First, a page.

A child's Christmas in Wales

Front Cover
New Directions Pub. Corp., 1969 - Religion - 31 pages
14 Reviews
"A listening experience of unadulterated pleasure."-- "Mass Media Newsletter." First recorded in l952 ," A Child's Christmas in Wales" is the nostalgic recollection of Dylan Thomas' childhood that has become a classic among Christmas tales. With powerful grace, Thomas here performs this renowned work along with five of his best-known poems-- "Fern Hill, Do Not Go Gentle Into That Good Night, In the White Giants Thigh, Ballad of the Long-legged Bait, and Ceremony After a Fire Raid."

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User Review  - fuzzi - LibraryThing

This is a short book, with much imagery in the writing, regarding what Christmas was like when the author was a small boy. If you like poetry, this is prose you will probably enjoy. I liked much of what was written, but it's not something I'll reread. Read full review

LibraryThing Review

User Review  - satyridae - LibraryThing

Every Christmas Eve we gather to listen to this CD, and then I insist we also listen to Fern Hill. I weep at the uncles part, but it's that warm nostalgic lovely weeping, and then Fern Hill breaks my ... Read full review

Contents

Section 1
11
Section 2
15
Section 3
21
Copyright

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About the author (1969)

The most important Welsh poet of the twentieth century, Thomas was born in Swansea, about which he remembered unkindly "the smug darkness of a provincial town." He attended Swansea Grammar School but received his real education in the extensive library of his father, a disappointed schoolteacher with higher ambitions. Refusing university study in favor of immediately becoming a professional writer, Thomas worked first in Swansea and then in London at a variety of literary jobs, which included journalism and, eventually, filmscripts and radio plays. In 1936 he began the satisfying but stormy marriage to the bohemian writer and dancer Caitlin MacNamara that would endure for the rest of his career. His life fell into a pattern of oscillation between work and dissipation in London and recovery and relaxation in a rural retreat, usually in Wales. Thomas worked in a documentary film unit during the war. Besides his poetry, he wrote plays and fiction. In the early 1950s, he gave three celebrated poetry-reading tours of the United States, during which his outrageous behavior vied with his superb reading ability for public attention. Aggravated by chronic alcoholism, his health collapsed during the last tour, and he died in a New York City hospital. In his poetry, Thomas embraced an exuberant romanticism in the encounter between self and world and a joyous riot in the lushness of language. His work falls into three periods---an early "womb-tomb" phase during which he produced a notebook, which he later mined for further poems, a middle one troubled by marriage and war, and a final acceptance of the human condition. The exuberant rhetoric of his work belies an equally strong devotion to artistry, what he once called "my craft or sullen art." His great "Fern Hill," for example, builds its imagery of the rejoicing innocence of childhood on a strict and demanding syllabic count. A recollection of boyhood holidays on the farm of his aunt and uncle, that poem places its emotion within an Edenic framework typical of Thomas's work. The impressive sonnet sequence "Altarwise by Owl-Light" (1936) combines the internal quest of romanticism with a more elaborate religious outlook in tracing the birth and spiritual autobiography of a poet. Almost at the end of his career he produced the moving elegy "Do Not Go Gentle into That Good Night" (1952), written during the final illness of his father. Despite his periods of doubt and dissipation, Thomas celebrated the fullness of life. As he wrote in a note to his Collected Poems (1952), "These poems, with all their crudities, doubts, and confusion, are written for the love of Man and in praise of God, and I'd be a damn fool if they weren't.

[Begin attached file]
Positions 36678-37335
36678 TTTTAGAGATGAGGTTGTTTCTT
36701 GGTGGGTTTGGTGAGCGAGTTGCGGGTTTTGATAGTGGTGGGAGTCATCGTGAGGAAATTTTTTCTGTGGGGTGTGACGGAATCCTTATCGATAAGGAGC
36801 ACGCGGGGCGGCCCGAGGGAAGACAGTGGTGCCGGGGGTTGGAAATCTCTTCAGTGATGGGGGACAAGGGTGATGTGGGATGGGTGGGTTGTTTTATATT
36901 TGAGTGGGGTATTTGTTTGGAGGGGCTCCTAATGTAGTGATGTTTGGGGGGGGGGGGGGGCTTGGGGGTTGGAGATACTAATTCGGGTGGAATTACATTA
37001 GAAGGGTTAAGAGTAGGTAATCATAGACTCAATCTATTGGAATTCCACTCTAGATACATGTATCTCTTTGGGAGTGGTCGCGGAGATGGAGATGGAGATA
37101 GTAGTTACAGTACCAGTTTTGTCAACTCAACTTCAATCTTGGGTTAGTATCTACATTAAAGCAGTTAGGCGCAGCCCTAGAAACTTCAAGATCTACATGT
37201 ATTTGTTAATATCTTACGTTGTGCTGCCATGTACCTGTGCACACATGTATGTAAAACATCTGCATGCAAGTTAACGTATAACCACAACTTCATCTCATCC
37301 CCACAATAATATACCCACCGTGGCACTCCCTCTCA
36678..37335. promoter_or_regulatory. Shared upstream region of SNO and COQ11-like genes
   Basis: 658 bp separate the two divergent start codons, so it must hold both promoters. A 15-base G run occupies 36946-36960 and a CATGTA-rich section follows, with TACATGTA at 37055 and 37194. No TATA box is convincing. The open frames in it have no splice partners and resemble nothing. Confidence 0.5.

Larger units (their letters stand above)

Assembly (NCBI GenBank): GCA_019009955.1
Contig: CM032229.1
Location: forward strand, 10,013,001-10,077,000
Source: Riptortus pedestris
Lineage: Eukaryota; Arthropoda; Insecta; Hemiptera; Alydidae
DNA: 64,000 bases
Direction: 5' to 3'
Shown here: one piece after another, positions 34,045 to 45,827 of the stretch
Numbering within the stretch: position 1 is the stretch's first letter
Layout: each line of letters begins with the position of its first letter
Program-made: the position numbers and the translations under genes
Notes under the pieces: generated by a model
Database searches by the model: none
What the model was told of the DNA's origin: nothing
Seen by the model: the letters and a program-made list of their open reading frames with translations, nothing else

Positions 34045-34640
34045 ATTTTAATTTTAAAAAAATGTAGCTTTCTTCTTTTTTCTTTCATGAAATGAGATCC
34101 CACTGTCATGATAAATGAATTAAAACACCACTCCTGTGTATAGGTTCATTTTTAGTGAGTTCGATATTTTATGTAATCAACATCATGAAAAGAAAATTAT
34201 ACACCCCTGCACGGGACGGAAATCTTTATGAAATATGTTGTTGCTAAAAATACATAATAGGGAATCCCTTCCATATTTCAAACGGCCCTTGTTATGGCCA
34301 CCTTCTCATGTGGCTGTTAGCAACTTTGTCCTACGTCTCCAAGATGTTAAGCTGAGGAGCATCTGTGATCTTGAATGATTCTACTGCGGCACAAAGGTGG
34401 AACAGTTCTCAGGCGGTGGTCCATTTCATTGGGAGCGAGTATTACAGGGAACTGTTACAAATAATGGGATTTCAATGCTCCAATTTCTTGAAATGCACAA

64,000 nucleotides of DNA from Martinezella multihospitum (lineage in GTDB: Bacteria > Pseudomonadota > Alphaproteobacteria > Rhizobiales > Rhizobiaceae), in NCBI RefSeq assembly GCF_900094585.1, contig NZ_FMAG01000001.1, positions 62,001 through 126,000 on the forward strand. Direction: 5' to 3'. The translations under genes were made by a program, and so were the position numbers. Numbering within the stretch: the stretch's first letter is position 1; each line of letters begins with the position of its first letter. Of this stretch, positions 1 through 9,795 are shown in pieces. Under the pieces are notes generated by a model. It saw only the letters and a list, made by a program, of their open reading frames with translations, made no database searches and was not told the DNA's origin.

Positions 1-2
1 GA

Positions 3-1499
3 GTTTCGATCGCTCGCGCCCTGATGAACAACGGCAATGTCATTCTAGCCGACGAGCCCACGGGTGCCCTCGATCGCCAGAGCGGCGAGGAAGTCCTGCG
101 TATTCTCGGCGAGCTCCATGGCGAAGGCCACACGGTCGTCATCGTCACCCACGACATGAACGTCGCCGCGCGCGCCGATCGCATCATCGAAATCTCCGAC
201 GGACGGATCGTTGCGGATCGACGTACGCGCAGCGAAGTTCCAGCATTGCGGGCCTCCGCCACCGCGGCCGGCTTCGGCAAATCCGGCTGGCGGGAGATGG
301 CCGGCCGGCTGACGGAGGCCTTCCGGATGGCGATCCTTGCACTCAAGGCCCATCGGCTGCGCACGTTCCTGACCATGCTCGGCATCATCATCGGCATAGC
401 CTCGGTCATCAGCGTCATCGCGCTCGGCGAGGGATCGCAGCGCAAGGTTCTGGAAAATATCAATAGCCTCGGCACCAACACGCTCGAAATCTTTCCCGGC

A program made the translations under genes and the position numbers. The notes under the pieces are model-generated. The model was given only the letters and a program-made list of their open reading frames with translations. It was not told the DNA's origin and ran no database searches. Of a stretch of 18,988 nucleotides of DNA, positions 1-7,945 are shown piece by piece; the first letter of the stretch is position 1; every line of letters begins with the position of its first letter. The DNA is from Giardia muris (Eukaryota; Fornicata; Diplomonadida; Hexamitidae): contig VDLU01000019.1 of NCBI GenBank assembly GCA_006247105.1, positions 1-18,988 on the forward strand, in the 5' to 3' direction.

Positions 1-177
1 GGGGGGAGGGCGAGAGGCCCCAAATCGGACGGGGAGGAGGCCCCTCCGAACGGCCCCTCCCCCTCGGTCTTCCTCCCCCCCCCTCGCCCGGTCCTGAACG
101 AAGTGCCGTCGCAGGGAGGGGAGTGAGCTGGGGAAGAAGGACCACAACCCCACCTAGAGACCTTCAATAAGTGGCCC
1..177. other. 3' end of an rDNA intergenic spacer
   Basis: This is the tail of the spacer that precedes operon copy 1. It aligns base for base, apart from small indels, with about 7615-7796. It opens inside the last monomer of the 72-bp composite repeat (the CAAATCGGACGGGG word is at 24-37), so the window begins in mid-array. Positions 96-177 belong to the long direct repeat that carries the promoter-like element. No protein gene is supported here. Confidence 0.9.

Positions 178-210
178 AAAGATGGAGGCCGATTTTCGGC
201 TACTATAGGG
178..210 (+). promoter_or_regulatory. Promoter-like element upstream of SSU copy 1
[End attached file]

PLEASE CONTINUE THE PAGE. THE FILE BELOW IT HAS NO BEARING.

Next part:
FRITZ EICHENBERG (1901-19XX) was an artist of wide-ranging talents, from colorful illustrations for children's books such as Ape in a Cape for which he won the Caldecott Medal to wood engravings for books by Poe, Shakespeare, and Tolstoy. Born and trained in Germany, he moved to New York City in 1933 where he continued to work as a fine artist, graphic designer, and teacher whose work is represented in museums and galleries nationwide and around the world.

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